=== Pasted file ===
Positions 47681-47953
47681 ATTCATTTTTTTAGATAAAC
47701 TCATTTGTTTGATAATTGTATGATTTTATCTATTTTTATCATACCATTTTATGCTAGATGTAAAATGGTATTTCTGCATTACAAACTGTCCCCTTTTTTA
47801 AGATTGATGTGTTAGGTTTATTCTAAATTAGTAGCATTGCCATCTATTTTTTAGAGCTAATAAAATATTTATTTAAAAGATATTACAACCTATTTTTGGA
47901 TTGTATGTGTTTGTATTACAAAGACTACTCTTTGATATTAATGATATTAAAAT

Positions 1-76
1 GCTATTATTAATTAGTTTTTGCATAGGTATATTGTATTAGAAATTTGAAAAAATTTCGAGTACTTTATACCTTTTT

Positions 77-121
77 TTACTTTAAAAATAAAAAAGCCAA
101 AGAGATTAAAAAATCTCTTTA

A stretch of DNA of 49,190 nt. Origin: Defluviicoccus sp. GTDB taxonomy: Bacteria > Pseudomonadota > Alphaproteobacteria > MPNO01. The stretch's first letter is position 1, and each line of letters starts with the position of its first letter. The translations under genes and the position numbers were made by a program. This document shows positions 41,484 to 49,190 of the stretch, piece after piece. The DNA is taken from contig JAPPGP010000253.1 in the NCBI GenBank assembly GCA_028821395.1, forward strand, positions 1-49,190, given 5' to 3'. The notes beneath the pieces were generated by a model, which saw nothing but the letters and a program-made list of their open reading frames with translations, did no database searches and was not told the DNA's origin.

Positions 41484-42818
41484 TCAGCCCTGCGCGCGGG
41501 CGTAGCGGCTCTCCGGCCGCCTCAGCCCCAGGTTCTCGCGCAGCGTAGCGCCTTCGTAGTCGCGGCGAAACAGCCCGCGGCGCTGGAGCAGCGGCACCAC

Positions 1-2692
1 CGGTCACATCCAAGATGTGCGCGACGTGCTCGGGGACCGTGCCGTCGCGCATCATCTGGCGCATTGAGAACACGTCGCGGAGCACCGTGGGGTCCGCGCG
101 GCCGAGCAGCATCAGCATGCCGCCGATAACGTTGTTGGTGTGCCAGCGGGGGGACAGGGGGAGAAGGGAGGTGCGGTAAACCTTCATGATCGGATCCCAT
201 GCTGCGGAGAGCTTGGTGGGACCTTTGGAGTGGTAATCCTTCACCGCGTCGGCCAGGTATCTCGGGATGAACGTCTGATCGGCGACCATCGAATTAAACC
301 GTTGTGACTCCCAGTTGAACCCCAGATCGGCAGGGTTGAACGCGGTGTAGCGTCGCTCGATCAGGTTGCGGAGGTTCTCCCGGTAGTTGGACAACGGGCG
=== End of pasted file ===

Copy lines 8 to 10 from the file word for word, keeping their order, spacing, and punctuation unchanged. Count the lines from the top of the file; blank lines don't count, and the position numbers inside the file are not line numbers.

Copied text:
Positions 77-121
77 TTACTTTAAAAATAAAAAAGCCAA
101 AGAGATTAAAAAATCTCTTTA